Germany has a trade deficit for the first time in three decades.
Some of Germany’s main trading partners have been unhappy with the country’s long-term surplus, seeing it as a sign that Germany is not fully supporting domestic demand, but relies on foreign markets.
In June, the U.S. Treasury Department listed Germany among 12 countries “notable for its monetary practices and macroeconomic policies.”
The agency estimates Germany’s trade surplus with the U.S. will grow to $73 billion by 2021, from $57 billion in 2020.
Due to the Ukraine crisis, Europe’s largest economy saw energy imports soar while exports went backwards.
Germany’s May exports fell 0.5 percent from April, while imports rose 2.7 percent.
As a result, the industrial powerhouse imported a billion euros, or about $1 billion.
Meanwhile, Germany’s trade surplus in April 2022 and May 2021 was €3.1 billion and €13.4 billion, respectively.
It was the first month of a trade deficit since 1991, after German reunification.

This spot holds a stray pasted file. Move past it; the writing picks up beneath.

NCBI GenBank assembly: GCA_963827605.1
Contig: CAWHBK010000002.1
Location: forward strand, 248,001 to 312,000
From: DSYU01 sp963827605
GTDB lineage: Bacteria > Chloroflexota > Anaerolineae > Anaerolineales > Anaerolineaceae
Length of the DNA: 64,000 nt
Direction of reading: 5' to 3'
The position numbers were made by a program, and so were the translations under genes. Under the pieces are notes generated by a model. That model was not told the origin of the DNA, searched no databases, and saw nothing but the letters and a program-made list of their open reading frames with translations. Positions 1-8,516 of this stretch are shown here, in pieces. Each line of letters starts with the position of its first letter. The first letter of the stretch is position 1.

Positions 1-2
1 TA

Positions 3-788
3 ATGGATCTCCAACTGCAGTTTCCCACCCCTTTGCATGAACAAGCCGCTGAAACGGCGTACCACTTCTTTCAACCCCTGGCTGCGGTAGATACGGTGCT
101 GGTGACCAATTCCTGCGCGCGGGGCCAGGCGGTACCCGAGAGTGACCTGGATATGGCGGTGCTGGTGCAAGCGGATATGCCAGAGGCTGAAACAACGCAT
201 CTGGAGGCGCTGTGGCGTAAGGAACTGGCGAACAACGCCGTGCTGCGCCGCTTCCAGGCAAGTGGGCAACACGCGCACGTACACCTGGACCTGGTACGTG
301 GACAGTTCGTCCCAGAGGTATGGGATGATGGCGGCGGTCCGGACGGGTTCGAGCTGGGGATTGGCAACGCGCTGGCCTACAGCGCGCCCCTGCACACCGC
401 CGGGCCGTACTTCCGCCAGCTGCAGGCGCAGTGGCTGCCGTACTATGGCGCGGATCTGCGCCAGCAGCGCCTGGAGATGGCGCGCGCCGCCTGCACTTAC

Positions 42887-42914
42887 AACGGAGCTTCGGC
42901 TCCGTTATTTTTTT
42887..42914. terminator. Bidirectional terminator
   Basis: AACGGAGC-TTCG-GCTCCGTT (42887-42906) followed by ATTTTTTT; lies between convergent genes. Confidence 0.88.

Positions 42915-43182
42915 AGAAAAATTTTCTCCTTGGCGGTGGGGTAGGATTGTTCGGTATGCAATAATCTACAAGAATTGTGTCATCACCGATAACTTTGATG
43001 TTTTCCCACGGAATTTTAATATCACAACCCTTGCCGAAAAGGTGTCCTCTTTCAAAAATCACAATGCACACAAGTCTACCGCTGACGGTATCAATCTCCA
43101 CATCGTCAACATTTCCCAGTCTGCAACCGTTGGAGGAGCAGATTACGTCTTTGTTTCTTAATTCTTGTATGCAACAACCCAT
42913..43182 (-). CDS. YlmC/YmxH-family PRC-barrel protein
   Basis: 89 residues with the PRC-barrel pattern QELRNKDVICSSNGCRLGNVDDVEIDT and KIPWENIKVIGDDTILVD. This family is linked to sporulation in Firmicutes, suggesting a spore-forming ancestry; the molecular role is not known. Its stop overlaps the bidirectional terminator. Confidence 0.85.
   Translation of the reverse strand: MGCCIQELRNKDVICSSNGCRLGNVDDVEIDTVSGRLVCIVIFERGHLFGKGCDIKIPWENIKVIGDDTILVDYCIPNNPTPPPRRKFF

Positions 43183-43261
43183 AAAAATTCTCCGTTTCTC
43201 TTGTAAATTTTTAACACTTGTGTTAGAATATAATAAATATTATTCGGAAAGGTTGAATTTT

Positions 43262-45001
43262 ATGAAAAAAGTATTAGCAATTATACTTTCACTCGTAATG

This unexpected change adds to other difficulties, including the impact of high energy prices on household spending and the threat of having to allocate gas if Russia continues to cut supply.
“The macro data shows how dependent Germany is on foreign demand as well as the supply of foreign raw materials, energy and intermediate products,” said Oliver Rakau, economist at Oxford.
According to him, in all respects, the German economy is being challenged.
Germany’s shift in trade balance was partly driven by rising energy prices, as the Ukraine crisis erupted.